I have extolled the power of digital-twin business models for business challenges and strategies.
But, their utility extends far beyond the corporate world. So let me shed light on how digital twin models can play a pivotal role in non-business settings, from public services to charitable organizations, and a myriad of non-profit agencies.
A Journey Beyond Business
My career has focused on tackling business challenges, but I’ve also had the privilege of helping a diverse array of non-profit endeavours; from focused charities like the Motor Neurone Disease Association to health services, to International Aid Agencies, They can even help where several agencies are collaborating to make some part of our world just a bit better.
I’ve seen the transformative power of applying strategy dynamics principles and dynamic business models to non-business challenges – much more robust plans and the means to manage and adapt their implementation.
Now I hear that the Millennium Institute has also been using our AgilSD approach to building visual, quantified models for their work. The Institute is dedicated to helping countries and international agencies plan and manage their efforts towards achieving the United Nations’ Sustainable Development Goals.
As Matteo Pedercini, VP and COO at the Millennium Institute says “AgileSD aligns very well with our approach at MI, where we need to move rapidly to quantitative simulation and avoid confusing our partners with too many types of diagrams. Very useful!”
Why AgileSD works for non-business cases
What makes AgileSD so adaptable and generic is its focus on starting with the desired outcome and working backward through the causal structure required to achieve those outcomes. The only distinction from non-business cases is that the outcome of interest is not so much about financial results as it is about the development of social benefits such as boosting female education, or the mitigation of harm, such as Amnesty International‘s efforts to protect people from oppression.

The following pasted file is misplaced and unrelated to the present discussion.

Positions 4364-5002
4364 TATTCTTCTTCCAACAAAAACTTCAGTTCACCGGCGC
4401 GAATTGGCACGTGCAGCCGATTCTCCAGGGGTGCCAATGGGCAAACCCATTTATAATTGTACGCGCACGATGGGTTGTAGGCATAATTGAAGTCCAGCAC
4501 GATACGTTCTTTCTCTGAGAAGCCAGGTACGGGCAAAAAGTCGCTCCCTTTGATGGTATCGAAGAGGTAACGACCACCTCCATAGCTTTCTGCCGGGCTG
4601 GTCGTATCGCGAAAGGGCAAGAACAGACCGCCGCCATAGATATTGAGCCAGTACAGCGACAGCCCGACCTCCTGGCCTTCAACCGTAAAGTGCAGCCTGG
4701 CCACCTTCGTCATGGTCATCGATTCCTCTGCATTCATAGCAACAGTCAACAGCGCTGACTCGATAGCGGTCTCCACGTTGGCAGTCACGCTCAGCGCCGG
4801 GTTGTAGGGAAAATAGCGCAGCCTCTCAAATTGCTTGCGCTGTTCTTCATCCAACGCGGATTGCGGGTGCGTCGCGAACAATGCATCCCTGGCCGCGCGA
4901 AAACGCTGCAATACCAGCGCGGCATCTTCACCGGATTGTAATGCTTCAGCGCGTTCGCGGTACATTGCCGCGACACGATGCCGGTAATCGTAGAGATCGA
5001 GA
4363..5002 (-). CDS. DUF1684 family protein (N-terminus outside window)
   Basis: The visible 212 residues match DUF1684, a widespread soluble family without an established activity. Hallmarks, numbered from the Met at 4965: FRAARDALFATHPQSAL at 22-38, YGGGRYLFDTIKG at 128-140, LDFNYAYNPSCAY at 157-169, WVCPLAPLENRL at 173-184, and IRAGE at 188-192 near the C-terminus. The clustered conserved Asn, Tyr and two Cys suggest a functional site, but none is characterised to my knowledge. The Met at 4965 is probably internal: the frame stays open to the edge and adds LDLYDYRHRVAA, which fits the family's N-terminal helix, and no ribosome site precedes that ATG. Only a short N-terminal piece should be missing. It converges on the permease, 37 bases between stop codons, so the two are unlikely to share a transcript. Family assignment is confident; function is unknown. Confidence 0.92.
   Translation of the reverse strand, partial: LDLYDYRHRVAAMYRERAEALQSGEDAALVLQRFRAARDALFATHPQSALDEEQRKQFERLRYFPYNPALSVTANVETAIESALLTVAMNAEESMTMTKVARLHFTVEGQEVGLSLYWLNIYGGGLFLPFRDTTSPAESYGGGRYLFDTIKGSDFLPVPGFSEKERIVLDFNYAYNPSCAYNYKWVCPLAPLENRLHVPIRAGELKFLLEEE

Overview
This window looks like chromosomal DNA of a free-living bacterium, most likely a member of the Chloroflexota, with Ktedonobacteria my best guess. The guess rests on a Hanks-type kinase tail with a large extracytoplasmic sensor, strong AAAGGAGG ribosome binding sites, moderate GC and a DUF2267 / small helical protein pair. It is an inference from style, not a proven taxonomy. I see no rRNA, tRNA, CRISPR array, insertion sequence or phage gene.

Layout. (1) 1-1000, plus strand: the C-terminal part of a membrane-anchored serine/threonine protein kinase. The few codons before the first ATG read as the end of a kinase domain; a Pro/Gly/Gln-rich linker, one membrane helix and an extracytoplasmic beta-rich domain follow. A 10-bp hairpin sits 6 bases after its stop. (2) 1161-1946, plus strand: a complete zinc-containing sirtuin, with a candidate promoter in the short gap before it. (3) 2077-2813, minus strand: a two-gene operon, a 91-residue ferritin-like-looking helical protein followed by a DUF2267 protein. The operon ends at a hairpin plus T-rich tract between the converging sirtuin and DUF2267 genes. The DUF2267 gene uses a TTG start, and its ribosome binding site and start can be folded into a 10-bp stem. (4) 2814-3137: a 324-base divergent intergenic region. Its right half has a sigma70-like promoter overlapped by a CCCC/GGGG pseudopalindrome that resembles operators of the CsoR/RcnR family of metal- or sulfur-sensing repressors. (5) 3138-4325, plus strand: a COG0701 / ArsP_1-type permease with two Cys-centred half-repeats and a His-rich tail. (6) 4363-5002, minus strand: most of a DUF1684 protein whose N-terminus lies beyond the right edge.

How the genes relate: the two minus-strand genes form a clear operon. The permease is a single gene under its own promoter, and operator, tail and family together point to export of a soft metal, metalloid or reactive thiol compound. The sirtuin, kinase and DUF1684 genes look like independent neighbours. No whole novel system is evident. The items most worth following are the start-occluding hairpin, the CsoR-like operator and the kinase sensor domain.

Surprisingly, when crafting digital twin models for non-business cases, we find strikingly similar elements and structures to those found in business architectures.
Instead of customers, there is some population of beneficiaries whose needs drive the demand for the support the organisation provides.
There is a range of services and activities that collectively constitute the benefits offered, akin to the product range a business offers.
The organisation – or network of agencies – employs the various types of staff needed to make the entire system work and deliver those benefits to those beneficiaries.
Then, there’s a need to build capacity to deliver this support effectively – sometimes physical or IT capacity; sometimes in the form of staff.
Lastly, though these organizations may not pursue financial profit, they must be viable, making financial resources and cash flow relevant in these settings too..
How to do it
Since non-profit systems feature the same underlying principles as business systems – even many of the same elements and structures – we can do exactly the same in these settings that we do in business cases.
Build out the digital twin model, taking care to match its structure and performance at each step to what we observe in real world. (DO NOT map out what you think the system structure may be and then go hunting data and validation afterwards)
Use that model to plan and test the strategy for the organization..
Then use that same model continually to implement and adapt that plan.
There is a short FREE online course explaining how to do this, using a case example in community policing, at sdl.re/NZagilecourse. Then, there’s the full course on business modeling – just start from a non-financial objective and look for ‘beneficiaries’ of the system instead of ‘customers’.